Let's take a look at Picasso again:


from How Art Made the World by Nigel Spivey, Perseus Books, pg. 24:

Pablo Picasso, arguably the most illustrious artist of the twentieth century, seems to have paid a visit to the newly discovered Lascaux cave in 1941. "We have learned nothing!" is reported as his awed, almost indignant comment, implying that the anonymous Stone Age draughtsmen of Lascaux had miraculously anticipated the representational aims and achievements of art within modern, 'civilized' society. Uncannily (as it must have seemed to him), the prominent animals at Lascaux were bulls- favoured subjects of Picasso, and, indeed, featuring one of his earliest paintings as a boy.



A website, in French, displaying the paintings within the cave

Nice wake-up call, Pablo.
Something old is new again and we can sit and speculate on the "meaning" behind the paintings at Lascaux. I have my own extensive views... whether they are accurate or not is meaningless simply because they are debatable.

For instance, I believe that all art springs from the well of 'visions' and are but variations of shamanistic journeys into the Collective Unconscious. Here is a painting which has in it two very different icons of the primitive past; the famous Sorcerer (a therianthrope of varied animal groups), San Insect Men (a transformation of men into insects) and the lines which connect the two images within a cave setting.



Art, imo, is not what we make of it, it is what makes us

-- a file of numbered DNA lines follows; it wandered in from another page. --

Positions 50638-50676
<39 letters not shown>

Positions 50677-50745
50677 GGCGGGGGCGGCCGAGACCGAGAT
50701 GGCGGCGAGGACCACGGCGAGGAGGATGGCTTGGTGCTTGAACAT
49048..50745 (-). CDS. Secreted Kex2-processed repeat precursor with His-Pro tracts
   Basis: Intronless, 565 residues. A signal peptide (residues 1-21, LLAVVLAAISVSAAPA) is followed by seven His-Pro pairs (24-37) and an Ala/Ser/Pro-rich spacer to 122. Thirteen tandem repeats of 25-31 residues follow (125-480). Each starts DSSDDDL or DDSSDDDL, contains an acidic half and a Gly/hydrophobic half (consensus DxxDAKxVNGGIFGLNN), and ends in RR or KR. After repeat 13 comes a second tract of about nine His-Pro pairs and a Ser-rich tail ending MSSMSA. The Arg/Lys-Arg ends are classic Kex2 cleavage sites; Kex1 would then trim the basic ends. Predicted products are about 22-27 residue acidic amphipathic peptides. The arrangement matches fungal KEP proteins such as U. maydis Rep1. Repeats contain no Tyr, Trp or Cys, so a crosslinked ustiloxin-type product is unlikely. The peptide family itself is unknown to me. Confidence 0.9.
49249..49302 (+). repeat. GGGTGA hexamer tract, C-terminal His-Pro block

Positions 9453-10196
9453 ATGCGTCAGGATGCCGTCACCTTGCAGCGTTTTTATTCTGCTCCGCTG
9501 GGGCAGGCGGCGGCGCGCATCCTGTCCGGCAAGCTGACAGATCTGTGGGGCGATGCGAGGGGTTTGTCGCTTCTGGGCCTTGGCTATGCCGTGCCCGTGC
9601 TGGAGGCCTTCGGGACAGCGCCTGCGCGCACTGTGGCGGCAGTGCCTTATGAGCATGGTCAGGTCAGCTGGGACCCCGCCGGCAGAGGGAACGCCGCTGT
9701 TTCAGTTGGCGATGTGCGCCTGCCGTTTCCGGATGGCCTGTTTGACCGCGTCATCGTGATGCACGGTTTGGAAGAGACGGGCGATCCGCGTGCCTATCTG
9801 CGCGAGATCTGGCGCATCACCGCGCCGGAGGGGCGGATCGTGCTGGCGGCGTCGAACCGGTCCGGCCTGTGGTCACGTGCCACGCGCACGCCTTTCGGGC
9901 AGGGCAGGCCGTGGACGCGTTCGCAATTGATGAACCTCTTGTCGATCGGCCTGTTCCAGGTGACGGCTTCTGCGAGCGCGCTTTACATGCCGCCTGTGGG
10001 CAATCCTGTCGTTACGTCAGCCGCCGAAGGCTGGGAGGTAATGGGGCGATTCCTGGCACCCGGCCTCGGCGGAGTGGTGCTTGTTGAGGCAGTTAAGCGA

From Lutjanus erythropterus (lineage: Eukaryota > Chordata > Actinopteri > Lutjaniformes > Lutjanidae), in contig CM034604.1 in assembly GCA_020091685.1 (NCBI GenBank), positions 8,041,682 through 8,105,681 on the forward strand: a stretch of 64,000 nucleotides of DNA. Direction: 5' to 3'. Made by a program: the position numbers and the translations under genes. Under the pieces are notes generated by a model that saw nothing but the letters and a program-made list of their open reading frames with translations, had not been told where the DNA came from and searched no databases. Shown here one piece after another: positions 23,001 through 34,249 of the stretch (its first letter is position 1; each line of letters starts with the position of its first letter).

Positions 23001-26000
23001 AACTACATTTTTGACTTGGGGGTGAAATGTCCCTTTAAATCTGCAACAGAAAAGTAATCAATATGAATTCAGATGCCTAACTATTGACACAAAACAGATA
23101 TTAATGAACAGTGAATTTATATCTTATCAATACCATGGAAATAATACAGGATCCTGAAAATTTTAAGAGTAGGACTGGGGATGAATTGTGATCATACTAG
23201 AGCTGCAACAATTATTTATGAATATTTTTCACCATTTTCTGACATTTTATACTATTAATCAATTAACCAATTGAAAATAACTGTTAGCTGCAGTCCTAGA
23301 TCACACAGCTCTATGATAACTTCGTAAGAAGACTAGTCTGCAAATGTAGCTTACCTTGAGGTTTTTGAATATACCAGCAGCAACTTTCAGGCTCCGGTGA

sp and added Lascaux link

[edit on 17/2/10 by masqua]



posted on Feb, 17 2010 @ 09:16 AM
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*rubbing my eyes at that second image there masqua* very awesome.

______________________________________

Cool post Vanitas


______________________________________

Re: OP: I know it can happen that poor-quality is praised as genius because its happened to me before (I produced something way-below-standard and it was praised as brilliant, masterpiece, blablabla).

Thats embarrasing.

[edit on 17-2-2010 by Skyfloating]



posted on Feb, 17 2010 @ 02:25 PM
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reply to post by masqua
 




That second picture is amazing... feels very "familiar"

You should do some prints



posted on Feb, 17 2010 @ 02:52 PM
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Originally posted by HopllyteI cant even remember the guys name who was the subject of this thread... his work is that memorable!


Okay, I admit that I've been lurking this thread for days without posting


It's hard for me to separate out the ostensible subject -- is it reasonable to spend $72million on a Rothko -- and the subtext of what is art.

But I want to mention my very first reaction to this thread. Setting: my fiance was reading ATS across the room from me, said "Skyfloating's posted a thread about modern art."

I looked up, and saw the OP, and immediately identified the images as Rothko. Not because I'm an expert, or a huge fan even. But because to me they are unique. I'm sure I could be fooled, especially when looking at a small jpeg image from eight feet away. But even in that format, I find there to be something really compelling in his layering of color and placement of shape.

Would I spend $72million on them? Of course not. But then again maybe, if I was a curator of a collection that was missing a Rothko, the situation would be very different.